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By Phil McCausland

The family of the Canadian girl, who was dragged into the water by a sea lion over the weekend and is being treated for a related infection, is speaking out for the first time.

Dramatic video of the sea lion grabbing the girl’s dress and pulling her into the sea as she sat on a Richmond, British Columbia, pier on Saturday quickly went viral.

An older man who appeared to be a relative jumped into the water and quickly rescued her. The girl's father credits the older relative's quick-thinking with saving her life.

"If he had one- or two-second doubt about that, my girl could have been gone by then. That reaction, makes him a hero," the girl's father said in an interview with the Canadian Broadcasting Corporation.

Days later, the Vancouver Aquarium urged the girl’s family to get her help because she was possibly in danger of a hazardous infection known as "seal finger."

“The family saw media reports in which our marine mammal trainer recommended they call us, and they did get in touch." Vancouver Aquarium spokeswoman Deana Lancaster told NBC News. "She did get a superficial wound and she’s going to get the right treatment."

While some have blamed the ordeal on the girl's parents, and claims have been made that they were feeding the sea lion, the family denies the accusations.

"There was somebody beside them that was trying to feed them. Also, they weren’t trying to take pictures or anything," the father said.

Related: Parents of Girl Snatched by Sea Lion to Blame: Port Chief

A bite from a seal or a sea lion is quite different from that of a terrestrial animal because it carries a host of bacteria uncommon to land mammals, experts say.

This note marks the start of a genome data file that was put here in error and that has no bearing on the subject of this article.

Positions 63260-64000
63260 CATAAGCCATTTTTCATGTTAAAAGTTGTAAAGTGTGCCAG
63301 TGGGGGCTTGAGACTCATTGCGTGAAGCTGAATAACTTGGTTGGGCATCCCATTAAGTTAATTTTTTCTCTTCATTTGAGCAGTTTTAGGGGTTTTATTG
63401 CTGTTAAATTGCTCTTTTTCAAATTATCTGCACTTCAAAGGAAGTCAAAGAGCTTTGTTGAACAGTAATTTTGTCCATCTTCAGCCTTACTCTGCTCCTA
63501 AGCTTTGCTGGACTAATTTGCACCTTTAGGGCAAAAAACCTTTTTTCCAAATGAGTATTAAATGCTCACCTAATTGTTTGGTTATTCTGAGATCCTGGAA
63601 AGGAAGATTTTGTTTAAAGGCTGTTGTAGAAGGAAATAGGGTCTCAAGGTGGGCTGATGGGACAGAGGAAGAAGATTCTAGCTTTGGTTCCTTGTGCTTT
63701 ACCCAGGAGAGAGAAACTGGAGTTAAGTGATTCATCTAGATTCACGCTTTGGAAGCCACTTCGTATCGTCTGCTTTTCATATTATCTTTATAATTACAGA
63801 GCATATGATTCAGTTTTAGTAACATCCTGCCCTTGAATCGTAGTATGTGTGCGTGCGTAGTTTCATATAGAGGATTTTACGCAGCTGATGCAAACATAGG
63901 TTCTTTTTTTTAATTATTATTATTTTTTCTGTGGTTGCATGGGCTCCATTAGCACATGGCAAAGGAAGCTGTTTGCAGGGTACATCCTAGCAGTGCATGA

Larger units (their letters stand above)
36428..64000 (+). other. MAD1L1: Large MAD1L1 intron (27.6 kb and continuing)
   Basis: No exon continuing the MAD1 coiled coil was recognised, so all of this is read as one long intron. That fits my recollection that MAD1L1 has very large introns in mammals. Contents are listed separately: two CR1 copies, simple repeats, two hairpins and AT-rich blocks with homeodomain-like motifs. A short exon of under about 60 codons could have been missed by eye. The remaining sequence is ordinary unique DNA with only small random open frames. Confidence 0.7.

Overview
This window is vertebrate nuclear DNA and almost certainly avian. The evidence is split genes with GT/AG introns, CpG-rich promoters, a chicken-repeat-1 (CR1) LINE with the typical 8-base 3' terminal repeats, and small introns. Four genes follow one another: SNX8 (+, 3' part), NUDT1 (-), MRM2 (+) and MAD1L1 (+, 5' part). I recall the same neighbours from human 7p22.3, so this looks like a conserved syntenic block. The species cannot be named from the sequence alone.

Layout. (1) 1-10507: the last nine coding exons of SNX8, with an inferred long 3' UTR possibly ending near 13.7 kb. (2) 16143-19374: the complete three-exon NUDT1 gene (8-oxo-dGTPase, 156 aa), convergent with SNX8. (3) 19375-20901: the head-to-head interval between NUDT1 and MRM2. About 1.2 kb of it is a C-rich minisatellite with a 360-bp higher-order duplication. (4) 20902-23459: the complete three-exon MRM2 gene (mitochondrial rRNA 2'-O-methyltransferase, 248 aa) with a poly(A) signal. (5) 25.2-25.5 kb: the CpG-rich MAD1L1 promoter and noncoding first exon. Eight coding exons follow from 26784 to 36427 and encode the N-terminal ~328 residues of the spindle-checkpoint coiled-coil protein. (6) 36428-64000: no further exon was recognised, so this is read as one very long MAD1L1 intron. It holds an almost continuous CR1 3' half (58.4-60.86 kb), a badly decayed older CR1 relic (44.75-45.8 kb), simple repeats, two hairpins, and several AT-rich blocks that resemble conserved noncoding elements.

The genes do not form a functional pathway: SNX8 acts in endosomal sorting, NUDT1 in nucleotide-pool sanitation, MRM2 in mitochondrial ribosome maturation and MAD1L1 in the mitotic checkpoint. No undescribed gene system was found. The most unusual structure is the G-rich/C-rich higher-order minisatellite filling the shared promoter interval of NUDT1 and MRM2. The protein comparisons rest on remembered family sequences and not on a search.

"Seal finger" can be caused by bacteria called Mycoplasma phocacerebrale, which must be treated promptly with tetracycline antibiotics, Canadian researchers reported in 2009.

A sea lion attacked and dragged a young girl into the waters at the Steveston Fisherman's Wharf, Richmond B.C. Canada. The girl was rescued and uninjured.

Seal finger causes the affected area to swell up and look like it is practically inflated. It tends to affect the hands because that is where seal trainers, sealers, vets and biologists are wont to be nipped by the animal — although it can also come from cuts on the hand while working with seal meat.

"If any member of our animal care team receives a bite from a sea or sea lion, they take a letter from our vet with them to the hospital, which explains that the infection is resistant to some antibiotics,” Lancaster said.

While it is more easily treated now, sealers historically lost their fingers or even their hands sometimes because of the disease.

As the young girl receives treatment for the bite wound, her father said he is happy she is safe and has learned a lesson.

"Only thing I care is God, she is safe. I could have gone organizing a funeral by now rather than doing interview," he said.